The Overview Effect: I Think It Works Both Ways
It’s been a long time since my last blog entry here on Fragile Oasis. Actually it’s been since March, which was right about the same time as my friend Ronnie Garan was getting ready to launch on his space station adventure to the ISS. In the past 5+ months that he has been up there he has shared some really wonderful things with us from his special vantage point in space. So I figured there really wasn’t much more I could add from my place here on the planet --- well, that is, until now.
Today, my friends Ronnie and Sasha and Andre’ will be making their way home in their Soyuz capsule, so I wanted to share something I learned from their Expedition and from the things they’ve shown us. Sorry, this could be a long one.:)
“The Overview Effect”
“A term coined by space philosopher and writer Frank White, which refers to the experience of seeing firsthand the reality of the Earth in space, which is immediately understood to be a tiny, fragile ball of life, hanging in the void, shielded and nourished by a paper-thin atmosphere. From space, the astronauts tell us, national boundaries vanish, the conflicts that divide us become less important and the need to create a planetary society with the united will to protect this “pale blue dot” becomes both obvious and imperative.”
“Orbiting Earth in the spaceship, I saw how beautiful our planet is. People, let us preserve and increase this beauty, not destroy it!” -- Yuri Gagarin
This “effect” of spaceflight has been reported since the first human, Yuri Gagarin, left the planet over 50 years ago, and has continued until today. This is a response from astronauts/cosmonauts/taikonauts/angkasawan of all nations --- it doesn’t matter where you come from, this is a HUMAN response.
"As we got further, Earth diminished in size. Finally, it shrank to the size of a marble, the most beautiful you can imagine. That warm, living object looked so fragile, so delicate, that if you touched it with a finger it would crumble. Seeing this has to change a man." -- James B. Irwin, Apollo 15
"The stark contrast between the beauty of our planet and unfortunate realities of life for many inhabitants reaffirmed the belief I share with so many. Each and every one of us has the responsibility to leave it a little better than we found it." -- Ron Garan, STS-124 & Soyuz TMA21
Shortly after arriving to space my first time, I used my NASA blog to reflect on my feelings about seeing our planet from that very special vantage point:
“It’s still very surreal to me that I am living on the ISS and that I can see our planet from this 200 mile vantage point and circling it once every 90 minutes. And for me, like others before me, I am totally surprised and in awe of the overwhelming, glowing beauty of our planet. Our Earth glows like a colorful light bulb against the blackest black I’ve ever seen. Everyday up here I am blessed with the opportunity to spend some time looking out the windows towards home and seeing things I never would have expected. Moving around the planet every 90 minutes, with the orbit slightly shifting and taking us over someplace new, with the sun rising and setting gracefully across the horizon every 45 minutes, the moon brilliantly popping into view and then squishing as it sets into the thin glowing blue line of our atmosphere. I can’t help but look at the Earth and see anything other than this living, beautiful thing, that always seems to be sharing some changing emotion or different side of its personality with me – sometimes very calm and peaceful and other times very dynamic and aggressive, but always silently asking to be taken care of.”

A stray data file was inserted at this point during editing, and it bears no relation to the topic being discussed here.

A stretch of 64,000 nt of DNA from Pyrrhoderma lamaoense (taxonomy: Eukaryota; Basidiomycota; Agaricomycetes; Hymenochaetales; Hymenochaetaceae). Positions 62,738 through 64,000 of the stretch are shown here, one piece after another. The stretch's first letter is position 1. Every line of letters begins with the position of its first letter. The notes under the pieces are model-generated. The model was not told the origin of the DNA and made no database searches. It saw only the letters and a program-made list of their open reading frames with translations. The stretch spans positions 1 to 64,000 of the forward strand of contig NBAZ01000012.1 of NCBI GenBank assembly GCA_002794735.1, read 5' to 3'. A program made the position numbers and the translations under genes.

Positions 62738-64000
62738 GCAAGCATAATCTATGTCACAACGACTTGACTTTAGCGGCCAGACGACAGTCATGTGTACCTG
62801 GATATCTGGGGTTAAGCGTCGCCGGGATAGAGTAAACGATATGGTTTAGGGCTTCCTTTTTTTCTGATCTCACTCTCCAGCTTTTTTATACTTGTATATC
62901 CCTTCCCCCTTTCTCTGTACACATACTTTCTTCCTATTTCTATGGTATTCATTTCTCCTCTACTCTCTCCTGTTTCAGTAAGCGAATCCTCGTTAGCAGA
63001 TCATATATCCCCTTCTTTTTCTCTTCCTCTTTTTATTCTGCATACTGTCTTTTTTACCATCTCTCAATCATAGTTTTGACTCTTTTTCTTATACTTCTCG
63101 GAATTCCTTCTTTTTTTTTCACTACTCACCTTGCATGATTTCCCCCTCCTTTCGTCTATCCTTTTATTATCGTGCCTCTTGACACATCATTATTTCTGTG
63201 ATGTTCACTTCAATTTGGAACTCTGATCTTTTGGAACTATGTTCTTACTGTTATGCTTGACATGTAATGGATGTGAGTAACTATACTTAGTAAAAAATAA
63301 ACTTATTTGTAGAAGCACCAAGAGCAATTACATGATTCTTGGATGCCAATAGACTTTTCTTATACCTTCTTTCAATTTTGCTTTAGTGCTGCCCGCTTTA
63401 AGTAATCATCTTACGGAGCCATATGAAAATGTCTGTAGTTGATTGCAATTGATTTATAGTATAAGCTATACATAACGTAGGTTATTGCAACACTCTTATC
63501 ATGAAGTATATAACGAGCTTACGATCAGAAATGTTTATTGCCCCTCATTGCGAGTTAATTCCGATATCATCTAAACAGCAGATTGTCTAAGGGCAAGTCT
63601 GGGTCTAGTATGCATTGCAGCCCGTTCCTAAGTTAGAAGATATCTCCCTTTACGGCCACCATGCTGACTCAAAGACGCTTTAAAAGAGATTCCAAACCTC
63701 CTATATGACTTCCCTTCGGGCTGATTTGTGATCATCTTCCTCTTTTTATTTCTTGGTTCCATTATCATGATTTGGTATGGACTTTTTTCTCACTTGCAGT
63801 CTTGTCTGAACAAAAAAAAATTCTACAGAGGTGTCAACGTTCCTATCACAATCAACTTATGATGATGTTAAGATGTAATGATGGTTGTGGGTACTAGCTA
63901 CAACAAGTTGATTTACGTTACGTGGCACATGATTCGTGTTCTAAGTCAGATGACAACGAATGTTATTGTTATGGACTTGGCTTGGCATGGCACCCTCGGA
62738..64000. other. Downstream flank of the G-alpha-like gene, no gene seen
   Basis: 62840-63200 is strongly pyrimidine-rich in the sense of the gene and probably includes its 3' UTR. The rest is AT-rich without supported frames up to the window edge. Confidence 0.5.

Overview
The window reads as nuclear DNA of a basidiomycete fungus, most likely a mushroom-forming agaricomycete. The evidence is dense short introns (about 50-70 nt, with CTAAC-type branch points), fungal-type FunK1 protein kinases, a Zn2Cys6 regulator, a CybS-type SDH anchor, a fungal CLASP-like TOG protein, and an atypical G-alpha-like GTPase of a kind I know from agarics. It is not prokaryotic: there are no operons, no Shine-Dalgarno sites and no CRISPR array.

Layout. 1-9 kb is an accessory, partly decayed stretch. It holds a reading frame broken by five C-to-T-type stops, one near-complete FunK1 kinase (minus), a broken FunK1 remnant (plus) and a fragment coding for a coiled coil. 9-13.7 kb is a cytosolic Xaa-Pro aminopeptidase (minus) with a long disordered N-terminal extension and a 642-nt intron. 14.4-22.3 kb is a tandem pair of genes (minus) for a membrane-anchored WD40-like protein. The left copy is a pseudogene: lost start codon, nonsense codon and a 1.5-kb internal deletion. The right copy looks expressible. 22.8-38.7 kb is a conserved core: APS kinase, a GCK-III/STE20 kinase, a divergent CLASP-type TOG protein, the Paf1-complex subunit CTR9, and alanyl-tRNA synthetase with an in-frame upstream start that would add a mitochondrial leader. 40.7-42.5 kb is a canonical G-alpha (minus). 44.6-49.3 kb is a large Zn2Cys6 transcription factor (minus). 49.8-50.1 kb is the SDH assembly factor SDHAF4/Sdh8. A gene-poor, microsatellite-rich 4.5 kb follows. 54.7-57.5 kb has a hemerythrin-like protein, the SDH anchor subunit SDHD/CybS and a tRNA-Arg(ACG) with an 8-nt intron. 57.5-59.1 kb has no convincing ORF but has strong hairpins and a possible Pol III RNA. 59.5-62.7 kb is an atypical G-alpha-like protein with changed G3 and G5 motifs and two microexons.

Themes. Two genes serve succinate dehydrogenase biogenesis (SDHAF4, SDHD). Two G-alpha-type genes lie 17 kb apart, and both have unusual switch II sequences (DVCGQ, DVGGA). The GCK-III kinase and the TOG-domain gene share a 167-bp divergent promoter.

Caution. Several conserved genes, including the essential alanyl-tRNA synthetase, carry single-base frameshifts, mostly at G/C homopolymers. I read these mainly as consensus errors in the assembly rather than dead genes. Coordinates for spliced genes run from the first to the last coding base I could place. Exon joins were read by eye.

Ronnie has worked very hard during his time on station to use the orbital perspective to help inspire people to go out and make a difference; to help make life better for everyone sharing space on this fragile oasis called Earth. He very successfully managed to incorporate these sentiments into everything he did up there. So I, for one, just wanted to thank him for doing that for us.
The ISS is a wonderful, spectacular orbiting laboratory and home. For the past 10+ years there have been people continuously living and working in space – orbiting above us for over a decade!! It is a testament to the success and positive impact that can be made when we challenge ourselves to do difficult things. And this is a challenge on a global scale. The largest and most complex international scientific project in human history! Everything about the space station has benefits to us both on and off the planet. It is certainly the perfect example of a project that is helping make life better here on Earth – life better for humanity.
As I have watched over these past months, with my feet firmly planted on the ground, as my friends passed above me on this shiny point of light crossing the night sky, it occurred to me that this idea of an Overview Effect might just work both ways --- not only for those looking in amazement, appreciation and awe at our planet; but also for those looking up to the sky at the wonders orbiting us there. It seems that both perspectives remind us of the fragile nature of where we live – Earth with its thin blue atmosphere and ISS with its thin silver hull – both protecting their humans from the harsh vacuum of space; both reminding us that wherever humanity chooses to ‘reside’, we are obligated to take care of that place – our home.
Godspeed and Safe Travels Home Ronnie, Sasha & Andre’!
See you soon!!